New Blog Address: management.curiouscatblog.net
Thursday, October 28, 2010
This is a reminder that posts are not made to this blog anymore. See the Curious Cat Management blog for current posts. Posts to the new blog include:
Saturday, August 30, 2008
Curious Cat Management Improvement blog
This is just a reminder that posts are not made to this blog anymore. See the Curious Cat Management Improvement blog for current posts. Recent posts include:
Saturday, February 17, 2007
Reminder: New Address for This Blog
Tuesday, June 27, 2006
New Blog Site
New posts will be made to our new: Curious Cat Management Improvement Blog. We hope you will find the new site valuable.
Thursday, June 22, 2006
Hospitals, Heal Thyselves
Hospitals, Heal Thyselves by Cal Thomas:
This proven system does not require more staff or expensive consultants and it certainly does not need another bureaucratic, costly and inefficient government agency, which can only make things worse. Improvements can be made, says Mr. Dobyns, starting today and in every hospital in the country. Costs will decline. "So the question now becomes, can we afford not to heal our hospitals? We can, if we want, not do anything. But if we decide not to do anything, we have to accept that every day -- every day -- 500 people will die in hospitals in the United States who did not have to. You and I might be among them."
via Great Exposure for the "Good News" DVD
More on Obscene CEO Pay
Study site: CEO-worker pay imbalance grows includes the graph above.
Unfortunately this reverse robin hood (steal from the workers, stock holder, customers...) and give to the CEO tale continues. Hopefully someday soon we can at least turn the momentum in the right direction (stopping these incredibly excessive "pay" packages). Even then it will take quite a deal of reducing these ridiculous "pay" packages to reach some sense of decency. CNN article based on the report: CEO Paycheck: $42,000 a day by Jeanne Sahadi:
Put another way, the average worker -- who earned $41,861 in 2005 -- made about $400 less last year than what the average large-company CEO made in one day. That assumes 260 days of pay (52 weeks x 5 days a week).
The CEO-to-worker pay differential in 2005 was the second highest on record. The highest was 2000, when the average CEO earned 300 times what the average worker made.
In 2002, the differential fell to 143 as the bear market took its toll on stock-related compensation. Nevertheless, between 2000 and 2005, median CEO pay rose 84 percent to $6.05 million on an inflation-adjusted basis, according to EPI.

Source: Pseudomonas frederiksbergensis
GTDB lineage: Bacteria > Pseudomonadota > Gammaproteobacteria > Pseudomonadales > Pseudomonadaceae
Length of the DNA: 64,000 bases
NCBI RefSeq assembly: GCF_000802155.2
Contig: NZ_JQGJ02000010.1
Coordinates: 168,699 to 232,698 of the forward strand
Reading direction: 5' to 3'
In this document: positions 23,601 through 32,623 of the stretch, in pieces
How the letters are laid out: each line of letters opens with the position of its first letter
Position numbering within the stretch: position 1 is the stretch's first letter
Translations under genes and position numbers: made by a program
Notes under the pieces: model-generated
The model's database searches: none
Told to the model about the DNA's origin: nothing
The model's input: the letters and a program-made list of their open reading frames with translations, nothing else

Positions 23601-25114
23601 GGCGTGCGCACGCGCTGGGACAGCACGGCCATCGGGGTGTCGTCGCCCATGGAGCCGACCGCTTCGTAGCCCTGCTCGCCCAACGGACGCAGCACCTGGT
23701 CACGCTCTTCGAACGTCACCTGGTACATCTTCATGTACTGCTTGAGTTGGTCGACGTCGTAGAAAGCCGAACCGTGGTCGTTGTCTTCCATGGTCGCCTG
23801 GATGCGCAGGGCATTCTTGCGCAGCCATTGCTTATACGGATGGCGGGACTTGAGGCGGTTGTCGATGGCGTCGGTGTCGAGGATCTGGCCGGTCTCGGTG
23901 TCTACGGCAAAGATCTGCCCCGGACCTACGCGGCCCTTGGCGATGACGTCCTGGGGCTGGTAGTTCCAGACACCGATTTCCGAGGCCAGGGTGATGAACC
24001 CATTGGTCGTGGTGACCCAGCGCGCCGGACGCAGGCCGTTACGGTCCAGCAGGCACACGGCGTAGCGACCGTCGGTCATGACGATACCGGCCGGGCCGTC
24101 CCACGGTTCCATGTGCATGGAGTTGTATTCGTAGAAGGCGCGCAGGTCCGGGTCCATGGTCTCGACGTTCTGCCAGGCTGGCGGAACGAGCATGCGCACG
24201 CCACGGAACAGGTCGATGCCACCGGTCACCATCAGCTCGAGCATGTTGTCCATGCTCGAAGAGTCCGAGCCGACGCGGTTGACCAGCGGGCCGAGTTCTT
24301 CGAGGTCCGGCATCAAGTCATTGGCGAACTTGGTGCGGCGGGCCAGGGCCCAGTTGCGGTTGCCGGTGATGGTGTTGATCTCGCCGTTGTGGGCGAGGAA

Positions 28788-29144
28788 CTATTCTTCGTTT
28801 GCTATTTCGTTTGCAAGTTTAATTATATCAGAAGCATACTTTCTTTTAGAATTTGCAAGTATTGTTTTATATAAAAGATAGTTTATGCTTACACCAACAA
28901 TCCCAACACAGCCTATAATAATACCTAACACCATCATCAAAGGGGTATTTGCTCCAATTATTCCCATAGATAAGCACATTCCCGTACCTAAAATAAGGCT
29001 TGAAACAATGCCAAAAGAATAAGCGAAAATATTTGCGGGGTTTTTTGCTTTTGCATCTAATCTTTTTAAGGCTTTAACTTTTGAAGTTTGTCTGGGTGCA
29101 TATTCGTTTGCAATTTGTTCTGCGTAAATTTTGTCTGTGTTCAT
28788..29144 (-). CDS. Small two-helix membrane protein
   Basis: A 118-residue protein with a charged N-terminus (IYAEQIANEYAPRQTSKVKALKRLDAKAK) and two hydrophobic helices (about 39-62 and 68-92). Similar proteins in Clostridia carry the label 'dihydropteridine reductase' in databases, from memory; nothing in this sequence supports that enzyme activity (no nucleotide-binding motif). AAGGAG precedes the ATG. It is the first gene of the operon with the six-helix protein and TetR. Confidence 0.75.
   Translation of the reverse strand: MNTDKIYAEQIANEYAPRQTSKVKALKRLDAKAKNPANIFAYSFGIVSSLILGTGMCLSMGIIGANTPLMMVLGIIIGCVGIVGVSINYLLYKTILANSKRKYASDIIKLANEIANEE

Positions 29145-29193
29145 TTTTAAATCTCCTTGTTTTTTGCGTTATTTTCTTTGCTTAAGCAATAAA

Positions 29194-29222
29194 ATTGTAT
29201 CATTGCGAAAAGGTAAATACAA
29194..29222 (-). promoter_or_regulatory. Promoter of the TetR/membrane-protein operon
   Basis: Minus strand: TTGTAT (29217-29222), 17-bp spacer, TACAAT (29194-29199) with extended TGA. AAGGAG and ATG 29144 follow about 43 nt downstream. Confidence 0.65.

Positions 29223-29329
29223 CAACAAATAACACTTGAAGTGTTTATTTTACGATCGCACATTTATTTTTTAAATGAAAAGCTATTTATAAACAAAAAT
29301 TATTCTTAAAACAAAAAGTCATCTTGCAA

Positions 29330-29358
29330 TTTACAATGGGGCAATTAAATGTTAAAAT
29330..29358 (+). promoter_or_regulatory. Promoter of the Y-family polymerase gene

Missing link: CEO pay and results
Home Depot CEO stifles debate about pay
Excessive Executive Pay - link to a study with even more obscene data than that in the graph above.
CEO Pay: Obscene from Apr 2005
Tuesday, June 20, 2006
Dr. Shigeo Shingo
Norman Bodek responds to, Shigeo Shingo's Influence on TPS by Art Smalley, with: Dr. Shigeo Shingo - The Greatest Manufacturing Consultant. As the title shows this article focuses on the contributions of Dr. Shingo. I still find the original article interesting and valuable. I don't think the original article denigrates Dr. Shingo. It is true the emphasis is different in the two articles however it seems to me the difference is not that large in truth. The largest difference is to what extent Dr. Shingo's contributions (which it seems to me are stated pretty similarly) are admired, it seems to me.
Both support the idea that Dr. Shingo offered valuable contributions. Norman Bodek obviously believes Dr. Shingo deserves more credit than the original article. At least to me though the differences between the articles is much less than the agreements.
Thursday, June 15, 2006
New Lessons on Competition from Mother Nature
Surviving the Fittest: New Lessons on Competition from Mother Nature by Joel A. Barker
As a result of this emerging body of research, we now must reexamine our competitive paradigm and factor in the new information. It is now clear that 'the fittest' not only don't win all the time, but are only a piece of the more complex system. This information can lead to new strategies for small companies and new insights for the big companies that presently dominate their industries.
An interesting short article with some ideas to think about.